Injury Prevention for Pregnant Athletes

Athletes, whether elite or recreational, should aim to continue with certain aspects of their rehabilitation throughout pregnancy to prevent issues either during the pregnancy or when they resume training after the birth.

BL CR Achilles tendon loading and calf strengthening should be implemented to maintain the tensile strength of the tendon (its ability to accept load), and the strength of the calf muscles. This can be in the form of calf raises or using a leg press machine. Proprioceptive work (balance and foot placement) and drills are also important to help to enable the feet to work well, despite any ligament changes that maybe occurring, and which would make the feet less stable. Drills are also important for maintenance of neuro muscular control, and retaining and maintaining movement patterns, especially as the body changes.

Muscular condition and range should be maintained by stretching. Ideally training during the months when it is possible should include a degree of impact to help with bone health. It is possible to do weights on machines as long as they are not done isometrically (holding the weight) and that the mother is able to breathe throughout. It is very important to prevent a Valsalva manoeuvre during training (holding the breath and pushing down and thereby increasing abdominal pressure). It is also important to maintain pelvic alignment if exercising to minimise the likelihood of pelvic injuries and pubic symphysis pain. We would recommend the following stretches to maintain pelvic and spinal alignment, and to alleviate stress on the upper body.

Temperature regulation is important. Ideally pool temperatures should be below 32 degrees and, if exercising on land and indoors, thin layers of clothes and fans should be used to maintain a lower body temperature. Pregnant women sweat more, which will help with termperature regulation. Hydrotherapy pools should be no higher than 35 degrees for pregnant women.

It is possible to generally maintain aerobic fitness throughout pregnancy, health of both mother and bay allowing, with a loss of anaerobic conditioning, as this becomes less of a priority throughout the pregnancy.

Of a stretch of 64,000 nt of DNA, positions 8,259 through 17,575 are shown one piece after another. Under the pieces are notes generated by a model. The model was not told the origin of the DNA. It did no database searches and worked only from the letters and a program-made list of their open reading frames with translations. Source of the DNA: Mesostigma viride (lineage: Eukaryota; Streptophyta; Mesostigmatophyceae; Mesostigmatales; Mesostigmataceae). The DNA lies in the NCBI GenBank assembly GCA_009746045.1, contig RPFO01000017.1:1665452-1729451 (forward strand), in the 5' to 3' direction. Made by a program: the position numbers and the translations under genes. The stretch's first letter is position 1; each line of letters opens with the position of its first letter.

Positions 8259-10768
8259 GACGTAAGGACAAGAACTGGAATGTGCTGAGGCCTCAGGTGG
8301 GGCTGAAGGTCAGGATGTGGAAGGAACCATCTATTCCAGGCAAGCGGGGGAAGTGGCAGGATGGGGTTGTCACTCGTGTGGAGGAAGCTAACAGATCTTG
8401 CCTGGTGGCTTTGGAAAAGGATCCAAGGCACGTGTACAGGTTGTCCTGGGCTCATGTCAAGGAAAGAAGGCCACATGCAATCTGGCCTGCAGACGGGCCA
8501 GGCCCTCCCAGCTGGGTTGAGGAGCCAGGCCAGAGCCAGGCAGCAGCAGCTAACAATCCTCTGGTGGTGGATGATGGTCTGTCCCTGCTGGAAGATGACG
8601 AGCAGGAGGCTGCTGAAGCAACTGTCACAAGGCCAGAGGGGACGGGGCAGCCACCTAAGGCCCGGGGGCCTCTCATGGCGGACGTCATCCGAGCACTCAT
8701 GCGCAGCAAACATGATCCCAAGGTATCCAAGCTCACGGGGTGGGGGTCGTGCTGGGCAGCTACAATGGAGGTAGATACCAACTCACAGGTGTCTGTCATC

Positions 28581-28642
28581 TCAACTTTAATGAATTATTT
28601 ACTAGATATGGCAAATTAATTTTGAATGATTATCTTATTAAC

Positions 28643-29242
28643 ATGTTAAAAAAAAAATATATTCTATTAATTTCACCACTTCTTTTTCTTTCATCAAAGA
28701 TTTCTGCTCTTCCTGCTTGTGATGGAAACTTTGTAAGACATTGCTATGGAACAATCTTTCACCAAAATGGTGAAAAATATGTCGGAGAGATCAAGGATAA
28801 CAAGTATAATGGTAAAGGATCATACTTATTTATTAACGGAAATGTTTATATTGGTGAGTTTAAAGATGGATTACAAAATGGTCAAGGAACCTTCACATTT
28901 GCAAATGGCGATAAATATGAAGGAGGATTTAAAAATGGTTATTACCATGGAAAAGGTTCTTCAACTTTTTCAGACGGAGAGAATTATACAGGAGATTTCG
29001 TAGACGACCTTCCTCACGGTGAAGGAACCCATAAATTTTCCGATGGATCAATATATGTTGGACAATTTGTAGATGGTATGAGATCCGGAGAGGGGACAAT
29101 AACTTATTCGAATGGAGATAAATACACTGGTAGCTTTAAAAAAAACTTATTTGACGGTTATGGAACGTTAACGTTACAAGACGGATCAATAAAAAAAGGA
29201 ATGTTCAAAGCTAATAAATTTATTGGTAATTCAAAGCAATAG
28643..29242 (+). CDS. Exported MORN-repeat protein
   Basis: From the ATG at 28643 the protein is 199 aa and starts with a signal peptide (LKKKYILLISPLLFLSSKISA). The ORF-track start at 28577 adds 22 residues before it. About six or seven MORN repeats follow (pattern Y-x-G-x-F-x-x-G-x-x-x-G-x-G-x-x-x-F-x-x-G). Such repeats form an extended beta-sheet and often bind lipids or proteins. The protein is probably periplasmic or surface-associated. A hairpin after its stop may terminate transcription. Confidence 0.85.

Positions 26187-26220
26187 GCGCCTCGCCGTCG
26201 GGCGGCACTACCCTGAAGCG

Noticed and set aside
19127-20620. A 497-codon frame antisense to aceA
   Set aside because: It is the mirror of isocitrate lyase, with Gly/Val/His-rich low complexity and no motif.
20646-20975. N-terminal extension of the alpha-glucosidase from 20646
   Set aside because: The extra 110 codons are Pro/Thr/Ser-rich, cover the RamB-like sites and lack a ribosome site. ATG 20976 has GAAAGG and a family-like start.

Post Pregnancy

Musculoskeletal changes also include reduced thoracic and lumbar rotation and counter rotation, which will affect walking, running and exercising. It is important for this to return to normal ranges before increasing training, as there are a number of potential injuries than can arise from reduced rotation.

Effects on the viscera (organs) can include kidney ptosis (kidneys staying lower in the abdomen), posterior adhesions of the kidneys (from being squashed), uterus, bladder issues, reduced liver mobility (from having reduced space during the pregnancy). The problem with reduced mobility in the viscera is that there can be an associated effect on back and pelvis mobility, on muscle flexibility, and can result in neural symptoms and altered breathing. It can take up to 6 weeks for the uterus to involute (return to normal size), and 4-6 weeks for kidneys to involute.

Therefore six weeks, after the first post partum check, is advised as the earliest time for resumption of training, with exception of low level core, gluts and foot/calf strengthening which can be done earlier. Within the next six to twelve weeks, it should be possible to resume training as able, incorporating tendon loading without going into excessive dorsiflexion, core work, drill work, and movement pattern work.

Pelvic realignment work and thoracic rotation work by a physio, should be brought in within first 6 weeks and maintained so that, as issues return to normal over next five months, they are in the correct alignment.

Click here to download additional exercises and stretches recommended to help maintain strength and flexibility. It is also recommended that gluts are kept strong and you can download our glut program here.